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A Canada–U.K. deal that protects Big Oil? We should be cheesed off.

A post-CETA free trade deal with the United Kingdom should facilitate decarbonization and a just transition, not get in the way.

June 3, 2021

7-minute read

Boris Johnson insists Canadians should be eating more Wensleydale. Actually, that’s putting it a bit mildly.

What's really needed now is more affordable, high-quality British cheese in Canada,” exclaimed the United Kingdom’s prime minister in a late-May interview with the CBC’s Rosemary Barton, “and I hope that we can do a deal to allow that.”

Ominously, Johnson then produced an enlarged photo of his new national flagship, the Stinking Bishop, a Royal Navy vessel on a mission to promote British interests around the world. The implication was clear: resist Britain’s demands and face a hot rain of Shropshire Blue from the Bishop’s 100+ heavy cannons.

I’m playing with you here. The recently announced trade flagship does not yet carry the name of a Gloucester semi-soft (I may submit the idea if the U.K. holds a naming contest for the vessel and it’s open to residents of the colonies). Johnson did not show Barton a picture of the vessel on her Sunday news show, and as far as we know it won’t be armed. But the promised new deal with Canada is quite real. And it will cover much more than the cultured and aged excretions of bovine mammary glands.

A likely chapter on investment protection, depending how it’s played, may even have gunboat-diplomacy-like effects, by shielding entrenched fossil fuel interests from demands for democratic control and a just transition.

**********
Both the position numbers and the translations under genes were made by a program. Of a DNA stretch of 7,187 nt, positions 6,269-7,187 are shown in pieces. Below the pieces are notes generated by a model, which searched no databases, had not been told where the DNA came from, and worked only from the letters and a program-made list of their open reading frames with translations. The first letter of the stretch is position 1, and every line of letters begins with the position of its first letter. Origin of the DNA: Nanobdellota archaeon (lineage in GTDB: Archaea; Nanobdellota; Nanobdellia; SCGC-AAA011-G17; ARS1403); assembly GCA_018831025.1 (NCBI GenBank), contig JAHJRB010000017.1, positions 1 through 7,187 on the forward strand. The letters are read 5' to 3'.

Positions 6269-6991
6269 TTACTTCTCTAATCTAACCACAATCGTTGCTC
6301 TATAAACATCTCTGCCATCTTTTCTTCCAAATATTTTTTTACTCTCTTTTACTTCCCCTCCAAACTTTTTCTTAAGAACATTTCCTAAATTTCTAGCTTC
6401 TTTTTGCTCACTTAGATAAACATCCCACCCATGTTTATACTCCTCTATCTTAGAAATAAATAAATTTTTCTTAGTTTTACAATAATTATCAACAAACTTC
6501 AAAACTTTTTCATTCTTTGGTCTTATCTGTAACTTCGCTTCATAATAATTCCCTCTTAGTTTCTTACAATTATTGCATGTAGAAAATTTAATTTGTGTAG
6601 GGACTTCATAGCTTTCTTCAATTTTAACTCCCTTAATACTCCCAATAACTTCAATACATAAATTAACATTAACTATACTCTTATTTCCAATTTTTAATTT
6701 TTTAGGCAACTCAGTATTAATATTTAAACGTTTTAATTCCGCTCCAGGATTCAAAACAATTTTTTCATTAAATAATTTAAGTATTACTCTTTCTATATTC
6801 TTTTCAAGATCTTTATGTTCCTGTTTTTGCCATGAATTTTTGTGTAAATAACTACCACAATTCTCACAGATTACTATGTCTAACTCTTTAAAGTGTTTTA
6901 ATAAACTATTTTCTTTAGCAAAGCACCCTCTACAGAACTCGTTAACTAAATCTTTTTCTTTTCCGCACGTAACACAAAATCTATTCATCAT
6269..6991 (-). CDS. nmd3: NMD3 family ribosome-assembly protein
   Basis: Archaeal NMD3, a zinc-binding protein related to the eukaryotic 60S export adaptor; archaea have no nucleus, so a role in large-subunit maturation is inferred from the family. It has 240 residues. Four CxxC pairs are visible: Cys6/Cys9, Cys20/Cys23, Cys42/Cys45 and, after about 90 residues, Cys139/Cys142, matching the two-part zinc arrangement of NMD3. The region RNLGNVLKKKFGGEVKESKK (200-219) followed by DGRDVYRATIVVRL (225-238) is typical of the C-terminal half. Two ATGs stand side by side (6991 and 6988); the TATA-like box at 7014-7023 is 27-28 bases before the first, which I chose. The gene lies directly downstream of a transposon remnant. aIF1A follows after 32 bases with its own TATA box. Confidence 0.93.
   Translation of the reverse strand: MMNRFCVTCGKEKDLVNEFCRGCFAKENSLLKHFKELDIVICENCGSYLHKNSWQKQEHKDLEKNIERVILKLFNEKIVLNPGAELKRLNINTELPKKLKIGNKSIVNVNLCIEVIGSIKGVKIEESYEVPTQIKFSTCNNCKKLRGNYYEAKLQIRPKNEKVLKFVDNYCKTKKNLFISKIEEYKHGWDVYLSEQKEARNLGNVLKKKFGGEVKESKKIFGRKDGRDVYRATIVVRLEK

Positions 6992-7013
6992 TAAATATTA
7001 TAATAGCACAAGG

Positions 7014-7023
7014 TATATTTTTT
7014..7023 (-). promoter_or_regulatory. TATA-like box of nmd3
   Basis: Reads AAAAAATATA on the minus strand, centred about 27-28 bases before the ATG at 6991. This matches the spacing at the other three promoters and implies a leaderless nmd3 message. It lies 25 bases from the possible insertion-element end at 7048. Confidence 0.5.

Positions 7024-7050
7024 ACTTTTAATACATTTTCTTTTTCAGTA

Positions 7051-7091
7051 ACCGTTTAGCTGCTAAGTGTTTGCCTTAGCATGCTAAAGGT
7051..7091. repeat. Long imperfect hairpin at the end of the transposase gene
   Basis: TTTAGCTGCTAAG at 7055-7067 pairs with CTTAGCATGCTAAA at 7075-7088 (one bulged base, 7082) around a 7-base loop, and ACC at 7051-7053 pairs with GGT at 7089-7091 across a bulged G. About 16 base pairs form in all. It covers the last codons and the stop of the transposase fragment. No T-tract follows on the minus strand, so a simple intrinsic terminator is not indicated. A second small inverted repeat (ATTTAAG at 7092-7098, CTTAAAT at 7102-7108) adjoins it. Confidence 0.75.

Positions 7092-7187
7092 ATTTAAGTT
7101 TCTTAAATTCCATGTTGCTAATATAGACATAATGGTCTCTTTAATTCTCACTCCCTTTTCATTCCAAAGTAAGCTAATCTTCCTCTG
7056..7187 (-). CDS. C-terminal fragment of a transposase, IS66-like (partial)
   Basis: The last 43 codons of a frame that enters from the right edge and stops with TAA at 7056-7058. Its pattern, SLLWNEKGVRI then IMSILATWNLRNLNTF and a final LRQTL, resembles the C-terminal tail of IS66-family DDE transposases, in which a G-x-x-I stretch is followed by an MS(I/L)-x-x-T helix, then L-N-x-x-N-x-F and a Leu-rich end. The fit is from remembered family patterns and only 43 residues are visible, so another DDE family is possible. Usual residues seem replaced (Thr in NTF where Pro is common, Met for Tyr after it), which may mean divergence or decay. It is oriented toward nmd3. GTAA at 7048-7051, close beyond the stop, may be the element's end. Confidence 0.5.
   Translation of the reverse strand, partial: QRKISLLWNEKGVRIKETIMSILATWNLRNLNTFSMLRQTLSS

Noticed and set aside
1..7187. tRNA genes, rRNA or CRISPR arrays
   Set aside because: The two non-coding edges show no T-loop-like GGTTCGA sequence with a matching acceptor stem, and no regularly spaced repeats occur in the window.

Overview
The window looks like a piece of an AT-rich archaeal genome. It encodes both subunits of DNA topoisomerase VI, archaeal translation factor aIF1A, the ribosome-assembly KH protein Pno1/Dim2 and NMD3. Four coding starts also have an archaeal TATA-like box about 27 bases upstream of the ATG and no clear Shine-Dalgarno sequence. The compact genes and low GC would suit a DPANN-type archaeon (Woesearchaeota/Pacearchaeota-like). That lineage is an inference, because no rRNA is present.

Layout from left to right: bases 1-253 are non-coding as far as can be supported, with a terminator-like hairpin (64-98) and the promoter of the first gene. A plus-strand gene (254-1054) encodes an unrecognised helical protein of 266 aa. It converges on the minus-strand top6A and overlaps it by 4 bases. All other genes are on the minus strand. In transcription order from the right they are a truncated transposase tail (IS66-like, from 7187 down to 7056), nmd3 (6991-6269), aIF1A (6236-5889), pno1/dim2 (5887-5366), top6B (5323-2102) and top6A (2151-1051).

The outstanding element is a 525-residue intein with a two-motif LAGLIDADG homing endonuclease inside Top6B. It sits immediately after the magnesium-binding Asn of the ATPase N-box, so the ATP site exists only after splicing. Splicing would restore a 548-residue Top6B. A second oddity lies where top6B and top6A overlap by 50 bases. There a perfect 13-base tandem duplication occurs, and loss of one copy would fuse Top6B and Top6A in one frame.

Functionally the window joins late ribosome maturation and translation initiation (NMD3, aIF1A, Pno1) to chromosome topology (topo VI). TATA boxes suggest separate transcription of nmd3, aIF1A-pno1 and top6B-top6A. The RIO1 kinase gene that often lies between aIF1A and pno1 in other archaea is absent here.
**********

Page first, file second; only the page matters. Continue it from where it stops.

Earlier this year, Canada ratified a Trade Continuity Agreement (TCA) with the U.K. that more or less upholds the bargain reached between Canada and the European Union in the 2017 Comprehensive Economic and Trade Agreement (CETA).

Having quit the EU in 2020, the U.K. forfeited membership in Europe-wide trade deals like CETA. The bilateral TCA is meant “to provide stability and predictability for businesses and workers in both countries,” according to the Canadian government.

Somewhat paradoxically (if stability is your goal), Canada and the U.K. committed in that deal to begin negotiating a totally different agreement by April 2022. This presents an interesting challenge for critics of neoliberal trade regimes.

On the one hand, we should not mourn the end of CETA’s applicability to Canada–U.K. trade. Canada made unnecessary sacrifices and missteps in that deal in return for very modest market access improvements in a limited number of export sectors. The result was a “last century” deal that reinforces inequity and corporate bias in the global rules-based order, one that may well depress wages in the long run and that has so far perpetuated Canada’s pre-CETA trade deficit with the EU, according to a 2019 CCPA report.

As part of this sad CETA bargain, municipal governments in Canada are now prohibited from applying local preferences or economic development conditions to most public purchasing, a progressive policy option still available to cities in most other countries.